An inside look at how evangelicals during the past three decades have garnered tremendous political and cultural clout, based on interviews with 360 leaders from all spheres of life. Sociologist Lindsay has read widely, offering balanced assessments of politics, the academy, the arts, and business.
Evangelicals, once at the periphery of American life, now wield power in the White House and on Wall Street, at Harvard and in Hollywood. How have they reached the pinnacles of power in such a short time? And what does this mean for evangelicals--and for America?
Drawing on personal interviews with an astonishing array of prominent Americans--including two former Presidents, dozens of political and government leaders, more than 100 top business executives, plus Hollywood moguls, intellectuals, athletes, and other powerful figures--D. Michael Lindsay shows first-hand how they are bringing their vision of moral leadership into the public square. This riveting volume tells us who the real evangelical power brokers are, how they rose to prominence, and what they're doing with their clout. Lindsay reveals that evangelicals are now at home in the executive suite and on the studio lot, and from those lofty perches they have used their influence, money, and ideas to build up the evangelical movement and introduce it to wider American society. They are leaders of powerful institutions and their goals are ambitious--to bring Christian principles to bear on virtually every aspect of American life.
Along the way, the book is packed with fascinating stories and striking insights. Lindsay shows how evangelicals became a force in American foreign policy, how Fortune 500 companies are becoming faith-friendly, and how the new generation of the faithful is led by "cosmopolitan evangelicals." These are well-educated men and women who read both The New York Times and Christianity Today, and who are wary of the evangelical masses' penchant for polarizing rhetoric, apocalyptic pot-boilers, and bad Christian rock. Perhaps most startling is the importance of personal relationships between leaders--a quiet conversation after Bible study can have more impact than thousands of people marching in the streets.
Faith in the Halls of Power takes us inside the rarified world of the evangelical elite--beyond the hysterical panic and chest-thumping pride--to give us the real story behind the evangelical ascendancy in America.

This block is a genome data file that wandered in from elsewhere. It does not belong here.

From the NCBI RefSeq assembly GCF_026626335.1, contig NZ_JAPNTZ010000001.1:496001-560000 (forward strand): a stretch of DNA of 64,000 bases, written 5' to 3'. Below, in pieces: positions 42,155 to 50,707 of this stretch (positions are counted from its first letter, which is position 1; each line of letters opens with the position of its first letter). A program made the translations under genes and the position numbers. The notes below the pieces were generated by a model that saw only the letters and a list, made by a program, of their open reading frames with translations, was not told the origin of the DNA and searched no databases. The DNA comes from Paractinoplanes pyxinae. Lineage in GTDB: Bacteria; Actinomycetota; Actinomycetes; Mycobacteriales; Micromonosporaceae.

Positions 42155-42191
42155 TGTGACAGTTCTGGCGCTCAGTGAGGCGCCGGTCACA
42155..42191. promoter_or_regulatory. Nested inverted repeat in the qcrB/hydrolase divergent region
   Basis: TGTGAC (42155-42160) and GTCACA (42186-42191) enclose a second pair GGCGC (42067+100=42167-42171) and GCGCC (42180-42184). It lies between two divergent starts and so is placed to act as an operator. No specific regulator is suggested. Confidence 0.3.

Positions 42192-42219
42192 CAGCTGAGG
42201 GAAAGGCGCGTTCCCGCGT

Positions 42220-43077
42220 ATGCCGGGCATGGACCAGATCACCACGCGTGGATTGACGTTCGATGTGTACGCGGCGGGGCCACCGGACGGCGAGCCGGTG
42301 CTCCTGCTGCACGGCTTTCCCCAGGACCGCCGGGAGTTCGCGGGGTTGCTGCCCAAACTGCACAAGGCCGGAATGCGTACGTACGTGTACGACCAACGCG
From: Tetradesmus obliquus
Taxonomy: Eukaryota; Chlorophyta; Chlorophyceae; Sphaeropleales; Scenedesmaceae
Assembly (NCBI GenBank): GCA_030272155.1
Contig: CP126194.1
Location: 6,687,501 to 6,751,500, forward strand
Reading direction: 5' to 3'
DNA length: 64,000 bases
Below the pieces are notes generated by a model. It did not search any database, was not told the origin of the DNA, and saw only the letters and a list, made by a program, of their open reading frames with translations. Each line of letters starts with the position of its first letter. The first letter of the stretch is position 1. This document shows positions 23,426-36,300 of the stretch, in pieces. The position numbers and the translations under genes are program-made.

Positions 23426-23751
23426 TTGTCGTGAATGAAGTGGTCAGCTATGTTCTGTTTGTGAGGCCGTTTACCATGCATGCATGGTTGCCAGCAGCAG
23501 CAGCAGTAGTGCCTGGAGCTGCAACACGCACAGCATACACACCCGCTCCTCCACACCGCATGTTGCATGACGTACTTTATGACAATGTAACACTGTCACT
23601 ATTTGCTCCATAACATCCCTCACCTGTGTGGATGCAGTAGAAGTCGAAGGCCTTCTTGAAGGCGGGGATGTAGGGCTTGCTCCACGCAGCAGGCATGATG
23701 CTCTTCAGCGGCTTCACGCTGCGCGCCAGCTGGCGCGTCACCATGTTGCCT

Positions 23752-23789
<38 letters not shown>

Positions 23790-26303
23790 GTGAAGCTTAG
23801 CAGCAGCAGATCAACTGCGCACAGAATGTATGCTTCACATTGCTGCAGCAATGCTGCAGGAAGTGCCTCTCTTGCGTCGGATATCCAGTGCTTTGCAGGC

"This important work should be required reading for anyone who wants to opine publicly on what American evangelicals are really up to."
--Publishers Weekly (Starred Review)
"For people wanting an understanding of how evangelicals have acquired so much power, money, and influence in the past 30 years, this is the ultimate insider's book."
"Anybody who wants to understand the nexus between God and power in modern America should start here."
--John Schmalzbauer, Wall Street Journal
D. Michael Lindsay is President of Gordon College. He is the author of two books, both with George Gallup, Jr., and has written many scholarly and popular essays. He has received several awards for his writing, teaching, and speaking and writes a regular column for Rev! magazine.
"A clear-eyed, evenhanded analysis of evangelical influence that dispenses with overheated fears of theocracy to present a complex and nuanced portrait."
"Faith in the Halls of Power
provides an extraordinary map of faith and power today." --Joseph Kip Kosek, Journal of the American Academy of Religion
"A book for serious readers, with insights into how Christians have shaped aspects of Republican Party policy; how they've engaged with the intellectual elite...and how corporate America has many Christians in the boardrooms." --Christianity
"As Lindsay demonstrates with overwhelming evidence, the rise of religious conservatives is a carefully orchestrated, well-financed, and systematic effort to inject evangelicals into the center of American society. ...revelatory." --Symposium
"The single finest account of the goals, ambitions, challenges, and complexities of evangelical elites I have ever read."--The Journal of Law and Religion
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